Since the runaway success of Tim Burton's 1989 movie Batman, films adapted from comics franchises have become a staple in the movie business. This year, a host of literary graphic novels will bow on the big screen.

August will see the release of Ghost World, based on the graphic novel by Daniel Clowes and directed by R. Crumb documentarian Terry Zweigoff. In October the Hughes Brothers' interpretation of Alan Moore and Eddie Campbell's From Hell will open. The period piece stars Johnny Depp and Heather Graham in an urban take on the Jack the Ripper murders. The next literary graphic novel slated for the big screen is the Tom Hanks vehicle The Road to Perdition, directed by American Beauty's Sam Mendes, based on a graphic novel by Max Allen Collins and Richard Piers Rayner from DC Comics.

Next year, look for comic book action heroes. Next May, Marvel's signature superhero will swing onto screens when Sony releases Spider-Man. Marvel's top horror franchise, Blade, will return with star Wesley Snipes and director Guillermo Del Toro. The cast and director of X-Men signed on for a sequel. Marvel has also announced that Crouching Tiger, Hidden Dragon director Ang Lee is attached to an Incredible Hulk movie, scheduled to storm theaters in 2003.

A stream of horror properties are presently in development. Dark Horse is bringing Mike Mignola's supernatural investigator, Hellboy, to the screen. Vin Diesel will handle the title role; Guillermo Del Toro is slated to direct. An edgy, computer graphics--heavy sequel to Todd McFarlane's Spawn is due in 2002. A lighter take on the macabre is being developed by Universal: Supernatural Law, an adaptation of Batton Lash's graphic novel series about two attorneys who specialize in the paranormal. Other graphic novelists taking Hollywood's calls include Greg Rucka, whose arctic thriller Whiteout (Oni Press) is in development by Wolfgang Peterson's production company (he also just closed a deal for the rights to Oni Press's spy thriller Queen and Country). Neil Gaiman is adapting his Sandman graphic novel, Death: The High Cost of Living, for Miramax. Brian Michael Bendis's period true-crime drama, Torso, is also in development, along with his other crime graphic novels, Jinx, Goldfish and Powers.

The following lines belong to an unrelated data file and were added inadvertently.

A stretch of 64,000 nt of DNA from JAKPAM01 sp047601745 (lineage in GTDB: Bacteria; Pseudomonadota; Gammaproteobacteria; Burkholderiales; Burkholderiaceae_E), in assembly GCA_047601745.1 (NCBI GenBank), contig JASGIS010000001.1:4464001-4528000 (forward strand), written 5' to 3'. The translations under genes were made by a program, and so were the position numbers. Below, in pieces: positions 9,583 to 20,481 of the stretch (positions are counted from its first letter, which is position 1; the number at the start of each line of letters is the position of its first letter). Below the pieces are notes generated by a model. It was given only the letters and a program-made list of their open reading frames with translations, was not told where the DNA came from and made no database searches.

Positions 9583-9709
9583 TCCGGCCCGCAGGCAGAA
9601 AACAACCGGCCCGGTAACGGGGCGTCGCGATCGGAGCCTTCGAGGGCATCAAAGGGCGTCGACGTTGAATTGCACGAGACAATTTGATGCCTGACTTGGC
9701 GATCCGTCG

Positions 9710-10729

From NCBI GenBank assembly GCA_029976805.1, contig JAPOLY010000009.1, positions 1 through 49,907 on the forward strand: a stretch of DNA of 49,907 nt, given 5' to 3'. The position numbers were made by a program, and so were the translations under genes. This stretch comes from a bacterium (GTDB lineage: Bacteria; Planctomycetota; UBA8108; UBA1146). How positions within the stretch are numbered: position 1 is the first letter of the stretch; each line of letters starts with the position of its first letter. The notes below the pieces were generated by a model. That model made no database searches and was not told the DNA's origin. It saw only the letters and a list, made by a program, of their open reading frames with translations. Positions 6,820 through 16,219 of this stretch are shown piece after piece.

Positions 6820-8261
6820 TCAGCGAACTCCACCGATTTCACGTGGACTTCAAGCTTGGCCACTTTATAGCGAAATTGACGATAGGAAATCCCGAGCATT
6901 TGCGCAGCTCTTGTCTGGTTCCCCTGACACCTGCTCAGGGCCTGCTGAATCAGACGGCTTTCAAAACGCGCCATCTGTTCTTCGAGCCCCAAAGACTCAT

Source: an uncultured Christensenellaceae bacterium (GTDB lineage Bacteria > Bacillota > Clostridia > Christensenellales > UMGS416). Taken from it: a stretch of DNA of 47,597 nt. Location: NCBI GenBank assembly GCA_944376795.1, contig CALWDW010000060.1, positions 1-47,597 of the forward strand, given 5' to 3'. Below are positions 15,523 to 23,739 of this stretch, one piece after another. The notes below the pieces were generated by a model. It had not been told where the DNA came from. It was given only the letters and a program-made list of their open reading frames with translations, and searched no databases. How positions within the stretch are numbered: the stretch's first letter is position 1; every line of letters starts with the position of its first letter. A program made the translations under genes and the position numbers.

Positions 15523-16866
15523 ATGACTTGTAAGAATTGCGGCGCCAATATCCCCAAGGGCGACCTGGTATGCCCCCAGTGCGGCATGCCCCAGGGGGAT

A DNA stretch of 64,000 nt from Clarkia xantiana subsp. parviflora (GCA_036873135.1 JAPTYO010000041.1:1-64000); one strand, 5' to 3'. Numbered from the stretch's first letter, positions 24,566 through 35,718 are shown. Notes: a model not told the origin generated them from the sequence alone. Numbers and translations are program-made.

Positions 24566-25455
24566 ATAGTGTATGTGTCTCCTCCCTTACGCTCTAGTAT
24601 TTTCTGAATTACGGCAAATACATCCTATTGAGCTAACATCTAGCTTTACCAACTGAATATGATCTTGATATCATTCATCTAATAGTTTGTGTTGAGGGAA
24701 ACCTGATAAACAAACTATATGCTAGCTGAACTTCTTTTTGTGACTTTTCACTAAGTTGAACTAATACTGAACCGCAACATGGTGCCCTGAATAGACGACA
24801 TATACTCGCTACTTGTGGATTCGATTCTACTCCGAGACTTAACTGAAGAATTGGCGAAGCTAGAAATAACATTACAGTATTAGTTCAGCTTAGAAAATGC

The result of these various deals is that comics and film are becoming increasingly entwined. Dark Horse publishes graphic novels based on the lucrative Star Wars and Buffy franchises, and filmmaker Kevin Smith fleshes out his properties in graphic novels published by Image. Babylon 5 creator J. Michael Straczynski's Rising Stars, also from Image, is now advancing in the development process. Since Batman, media development has become a larger facet of the overall comics economy, while comics have become must-reads for film execs looking to land the next big hit.